Remind tip: babies ages, monthly payment

Published on 20-08-2016 in [ remind, unix ]

Remind is a great tool for all calendaring purposes on Unix systems. I use it as “perpetual calendar”, i.e. something to remind me of important events that will repeat every year (birthdays), every other year (schedule a dentist appointement), etc. The tool is very powerful, but the syntax is fairly simple to start with: you just need to write REM (date specification) MSG (your message) in a .reminders file in your $HOME. Then, when you type rem or remind in your terminal, you get the messages for today (you can get the messages for a specific date by specifiying it on the command line after rem).

There are several other possible usages, which I will not cover here. You can for instance use remind to store appointements, but I use Google agenda for that (which sucks, but just a bit less than other calendaring systems).

Instead of typing myself rem everyday, of course, I set up remind on a personal server with a mail capability, so that it sends me an email everyday with the daily reminders. I get the number of the day in the year, the moon phases, then the name of the people whose birthday is today (with their age).

Remind’s manpage is great, and cover most of the needs. For the rest, there are also the archives of the mailing list, where power users have answered over the years to the most complicated requests (something like “I want a reminder for my paycheck, which arrives every business day after the 10th of the month, except in leap years”).

Recently, I wanted to get a reminder of the age of babies, for which the unit is the month, not the year (during the first three years approximately). We rather say in France that a baby is 18 months old than 1.5 year old. Obviously, the problem is not to know when to remind: if the baby is born on the 20th, we just write “REM 20 MSG Baby John’s birthday”. But what I’d like is to know how many months it’s been since the birth. Fortunately, Remind offers the possibility to use functions, with some built-in. For instance, monnum (for “month number”) extracts the month number of a given date. Then, the following function computes the age of the baby:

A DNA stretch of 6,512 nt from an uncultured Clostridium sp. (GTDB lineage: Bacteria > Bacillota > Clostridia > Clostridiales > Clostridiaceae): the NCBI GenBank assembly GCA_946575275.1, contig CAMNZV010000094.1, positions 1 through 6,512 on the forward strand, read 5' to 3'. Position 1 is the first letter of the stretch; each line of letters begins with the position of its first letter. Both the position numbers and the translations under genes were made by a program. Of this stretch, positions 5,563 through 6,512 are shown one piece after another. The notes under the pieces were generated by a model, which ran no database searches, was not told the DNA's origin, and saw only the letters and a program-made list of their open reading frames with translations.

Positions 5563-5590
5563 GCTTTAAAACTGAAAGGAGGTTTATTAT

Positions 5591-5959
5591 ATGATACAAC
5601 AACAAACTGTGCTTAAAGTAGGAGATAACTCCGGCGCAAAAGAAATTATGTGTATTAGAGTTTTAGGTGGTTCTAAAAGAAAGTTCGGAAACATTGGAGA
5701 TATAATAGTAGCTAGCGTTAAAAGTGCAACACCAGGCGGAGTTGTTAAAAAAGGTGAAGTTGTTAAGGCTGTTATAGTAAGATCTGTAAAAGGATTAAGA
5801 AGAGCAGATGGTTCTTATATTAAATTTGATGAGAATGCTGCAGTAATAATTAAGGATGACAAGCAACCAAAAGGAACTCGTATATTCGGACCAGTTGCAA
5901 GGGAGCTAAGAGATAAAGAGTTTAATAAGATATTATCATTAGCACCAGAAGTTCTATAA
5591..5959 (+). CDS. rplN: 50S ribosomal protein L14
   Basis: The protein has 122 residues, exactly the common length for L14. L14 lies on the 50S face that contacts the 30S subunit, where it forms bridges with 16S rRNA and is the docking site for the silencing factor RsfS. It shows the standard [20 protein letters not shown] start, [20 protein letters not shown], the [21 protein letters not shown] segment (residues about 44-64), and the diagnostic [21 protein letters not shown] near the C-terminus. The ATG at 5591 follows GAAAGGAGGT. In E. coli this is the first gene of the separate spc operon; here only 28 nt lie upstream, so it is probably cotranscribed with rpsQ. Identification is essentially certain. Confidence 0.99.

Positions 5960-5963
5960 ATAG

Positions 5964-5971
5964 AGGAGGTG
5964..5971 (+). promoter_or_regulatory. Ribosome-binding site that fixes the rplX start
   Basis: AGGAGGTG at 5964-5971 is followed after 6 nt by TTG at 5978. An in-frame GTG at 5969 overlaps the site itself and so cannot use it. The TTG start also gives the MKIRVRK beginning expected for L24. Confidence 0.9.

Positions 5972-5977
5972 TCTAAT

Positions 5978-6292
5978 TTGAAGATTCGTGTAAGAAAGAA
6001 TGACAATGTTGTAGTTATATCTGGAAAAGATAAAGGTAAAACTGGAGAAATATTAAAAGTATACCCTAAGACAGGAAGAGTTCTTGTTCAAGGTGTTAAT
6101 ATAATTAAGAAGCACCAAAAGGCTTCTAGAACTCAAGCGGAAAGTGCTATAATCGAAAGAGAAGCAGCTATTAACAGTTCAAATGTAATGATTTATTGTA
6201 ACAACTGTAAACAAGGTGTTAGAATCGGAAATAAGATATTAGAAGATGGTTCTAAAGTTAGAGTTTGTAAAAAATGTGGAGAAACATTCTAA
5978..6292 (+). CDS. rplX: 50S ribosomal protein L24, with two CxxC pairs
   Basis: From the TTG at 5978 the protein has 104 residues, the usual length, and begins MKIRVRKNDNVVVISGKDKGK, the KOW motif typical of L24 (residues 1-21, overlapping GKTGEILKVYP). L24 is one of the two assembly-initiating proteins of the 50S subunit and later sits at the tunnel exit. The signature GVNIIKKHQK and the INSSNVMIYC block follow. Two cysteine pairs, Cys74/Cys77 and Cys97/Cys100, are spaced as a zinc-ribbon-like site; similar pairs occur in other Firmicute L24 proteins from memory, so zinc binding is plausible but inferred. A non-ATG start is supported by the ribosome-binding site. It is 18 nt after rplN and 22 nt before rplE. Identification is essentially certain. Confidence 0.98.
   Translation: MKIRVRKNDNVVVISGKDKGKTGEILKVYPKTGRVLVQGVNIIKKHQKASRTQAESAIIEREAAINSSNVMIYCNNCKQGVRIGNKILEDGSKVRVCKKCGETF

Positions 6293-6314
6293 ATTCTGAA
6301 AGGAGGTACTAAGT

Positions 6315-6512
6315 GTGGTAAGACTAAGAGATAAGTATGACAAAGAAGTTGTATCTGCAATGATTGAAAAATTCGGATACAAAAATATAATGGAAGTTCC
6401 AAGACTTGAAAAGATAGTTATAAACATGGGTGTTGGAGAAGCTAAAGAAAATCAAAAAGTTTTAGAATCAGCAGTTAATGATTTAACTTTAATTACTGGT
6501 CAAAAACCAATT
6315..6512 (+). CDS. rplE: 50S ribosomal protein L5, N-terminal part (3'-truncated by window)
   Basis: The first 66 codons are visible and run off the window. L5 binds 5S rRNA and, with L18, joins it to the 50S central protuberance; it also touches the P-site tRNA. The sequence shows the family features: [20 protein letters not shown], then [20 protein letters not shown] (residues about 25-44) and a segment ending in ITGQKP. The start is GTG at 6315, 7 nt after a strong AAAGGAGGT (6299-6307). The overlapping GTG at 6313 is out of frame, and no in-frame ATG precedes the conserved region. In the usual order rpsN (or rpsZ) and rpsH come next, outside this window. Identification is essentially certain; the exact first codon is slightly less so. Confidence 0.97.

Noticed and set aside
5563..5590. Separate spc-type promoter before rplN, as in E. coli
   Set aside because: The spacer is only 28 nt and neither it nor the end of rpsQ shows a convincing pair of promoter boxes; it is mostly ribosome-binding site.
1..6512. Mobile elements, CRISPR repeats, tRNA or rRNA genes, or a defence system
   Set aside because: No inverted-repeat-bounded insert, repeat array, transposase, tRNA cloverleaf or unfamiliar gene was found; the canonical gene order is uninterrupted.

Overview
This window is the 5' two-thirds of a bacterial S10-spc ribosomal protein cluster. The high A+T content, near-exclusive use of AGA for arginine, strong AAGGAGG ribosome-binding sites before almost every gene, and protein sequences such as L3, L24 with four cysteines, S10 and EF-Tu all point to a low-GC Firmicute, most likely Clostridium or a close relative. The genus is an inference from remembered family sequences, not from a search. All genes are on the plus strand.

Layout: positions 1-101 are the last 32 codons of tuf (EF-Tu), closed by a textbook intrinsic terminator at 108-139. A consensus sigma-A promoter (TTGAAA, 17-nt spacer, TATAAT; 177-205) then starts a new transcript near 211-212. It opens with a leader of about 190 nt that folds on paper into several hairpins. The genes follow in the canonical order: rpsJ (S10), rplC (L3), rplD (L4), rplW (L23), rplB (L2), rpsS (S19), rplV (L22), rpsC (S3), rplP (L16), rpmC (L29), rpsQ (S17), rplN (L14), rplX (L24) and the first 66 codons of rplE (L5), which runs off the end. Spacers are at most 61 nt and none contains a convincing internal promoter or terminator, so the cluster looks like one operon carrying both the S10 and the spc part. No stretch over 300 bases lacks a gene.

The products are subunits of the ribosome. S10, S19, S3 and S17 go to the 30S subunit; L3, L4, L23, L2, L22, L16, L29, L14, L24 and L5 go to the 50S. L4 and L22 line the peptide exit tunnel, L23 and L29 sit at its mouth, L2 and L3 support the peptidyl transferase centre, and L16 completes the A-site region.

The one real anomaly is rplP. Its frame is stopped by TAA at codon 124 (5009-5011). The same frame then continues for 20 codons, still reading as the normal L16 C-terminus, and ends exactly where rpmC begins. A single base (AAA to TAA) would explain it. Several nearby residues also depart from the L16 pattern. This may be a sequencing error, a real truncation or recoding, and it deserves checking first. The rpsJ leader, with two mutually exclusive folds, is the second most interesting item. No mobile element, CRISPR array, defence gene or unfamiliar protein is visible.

FSET monthsince(y, m) 12*(year(trigdate()) - y) + monnum(trigdate()) - m

And I can then write :

REM 20 MSG Baby John is [monthsince(2016, 7)] months old.

(if the baby was born on July 20, 2016). On every 20 of the month, I will get the age of the baby. One can use the UNTIL directive to stop at some point:

REM 20 UNTIL 20 JUL 2019 MSG Baby John is [monthsince(2016, 7)] months old.

It will stop when the baby’s three years old.

Bonus tip: you can use it to compute the number of monthly payments you’ve made for a mortgage.